Or, indeed, hunting out spice mixes linked to boosting immunity. In a poll of 2,000 UK adults by OnePoll in June, a third said they were newly mindful of their body’s defence system, with ingredients like turmeric “going nuts” because of its perceived health benefits, according to Shortland-Brewer.
This preoccupation with health could well shape which world cuisines emerge as our new favourites in the next year too. “Cuisines that utilise superfoods, probiotics, broths and sauerkrauts as a common ingredient will likely gain popularity in the coming months and well into 2021, due to the overarching steer towards a health-focused diet,” says Iain Burke-Hamilton, CEO and Founder of Soulful Foods. That’ll bode well for the likes of Japanese and Korean cuisine, he believes. In its April report, Waitrose reported that sales of kimchi were up 43%. It could also pave the way for cuisines that combine adventure with health connotations, such as west African foods, he suggests.
“Consumers are becoming increasingly driven by health credentials”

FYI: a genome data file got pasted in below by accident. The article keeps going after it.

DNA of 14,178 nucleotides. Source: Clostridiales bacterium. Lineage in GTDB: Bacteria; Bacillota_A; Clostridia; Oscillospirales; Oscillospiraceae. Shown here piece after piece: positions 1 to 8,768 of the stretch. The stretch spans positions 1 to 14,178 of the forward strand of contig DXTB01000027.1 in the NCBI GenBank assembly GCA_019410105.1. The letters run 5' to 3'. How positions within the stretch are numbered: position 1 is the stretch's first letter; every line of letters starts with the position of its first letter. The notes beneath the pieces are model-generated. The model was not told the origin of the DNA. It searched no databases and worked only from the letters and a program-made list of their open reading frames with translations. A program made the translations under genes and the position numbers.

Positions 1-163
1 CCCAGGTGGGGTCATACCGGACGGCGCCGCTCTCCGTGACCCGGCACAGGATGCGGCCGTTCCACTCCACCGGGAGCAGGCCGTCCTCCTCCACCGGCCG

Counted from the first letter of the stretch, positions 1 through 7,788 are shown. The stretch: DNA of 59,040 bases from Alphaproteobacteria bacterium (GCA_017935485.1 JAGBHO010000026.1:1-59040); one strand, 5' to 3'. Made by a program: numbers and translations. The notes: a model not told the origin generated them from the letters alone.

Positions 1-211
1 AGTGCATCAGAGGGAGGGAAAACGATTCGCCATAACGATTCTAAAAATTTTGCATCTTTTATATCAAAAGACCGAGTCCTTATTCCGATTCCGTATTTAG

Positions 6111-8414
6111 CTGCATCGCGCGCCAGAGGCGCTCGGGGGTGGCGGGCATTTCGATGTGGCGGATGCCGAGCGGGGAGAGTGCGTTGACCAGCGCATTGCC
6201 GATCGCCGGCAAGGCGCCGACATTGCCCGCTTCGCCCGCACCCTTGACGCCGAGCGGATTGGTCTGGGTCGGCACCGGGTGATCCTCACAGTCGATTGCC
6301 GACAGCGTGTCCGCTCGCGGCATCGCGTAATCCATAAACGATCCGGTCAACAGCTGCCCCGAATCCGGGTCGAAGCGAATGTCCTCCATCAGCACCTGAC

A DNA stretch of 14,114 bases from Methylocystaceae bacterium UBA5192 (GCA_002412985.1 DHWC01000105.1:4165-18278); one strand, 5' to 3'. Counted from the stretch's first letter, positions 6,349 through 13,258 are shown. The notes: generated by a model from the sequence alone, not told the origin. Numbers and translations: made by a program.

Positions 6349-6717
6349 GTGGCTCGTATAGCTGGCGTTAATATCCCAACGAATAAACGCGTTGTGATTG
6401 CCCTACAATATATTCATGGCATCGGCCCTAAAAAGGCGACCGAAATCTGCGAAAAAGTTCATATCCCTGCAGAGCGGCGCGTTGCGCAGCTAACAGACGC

Of course, with restaurants once again closed, there will also be interest in replicating established cuisines, suggests Scott Dixon, MD at The Flava People. “We’re getting a lot of briefs focused around not moving away from them, but delving into regional varieties, such as the hot and fiery characteristics of Szechwan cooking,” he says.
Ultimately, though, it’s hard to forecast the next big thing in such a changing environment. “At the end of every year, lots of predictions come out from different people about what the next hot food trends are going to be,” says Dixon. “But what no one could really predict for 2020 was how the entire food landscape was going to change.”
Which is why sometimes it feels safer to simply turn on the TV, grab the duvet and tuck into a Nando’s.
Innovations in world foods 2020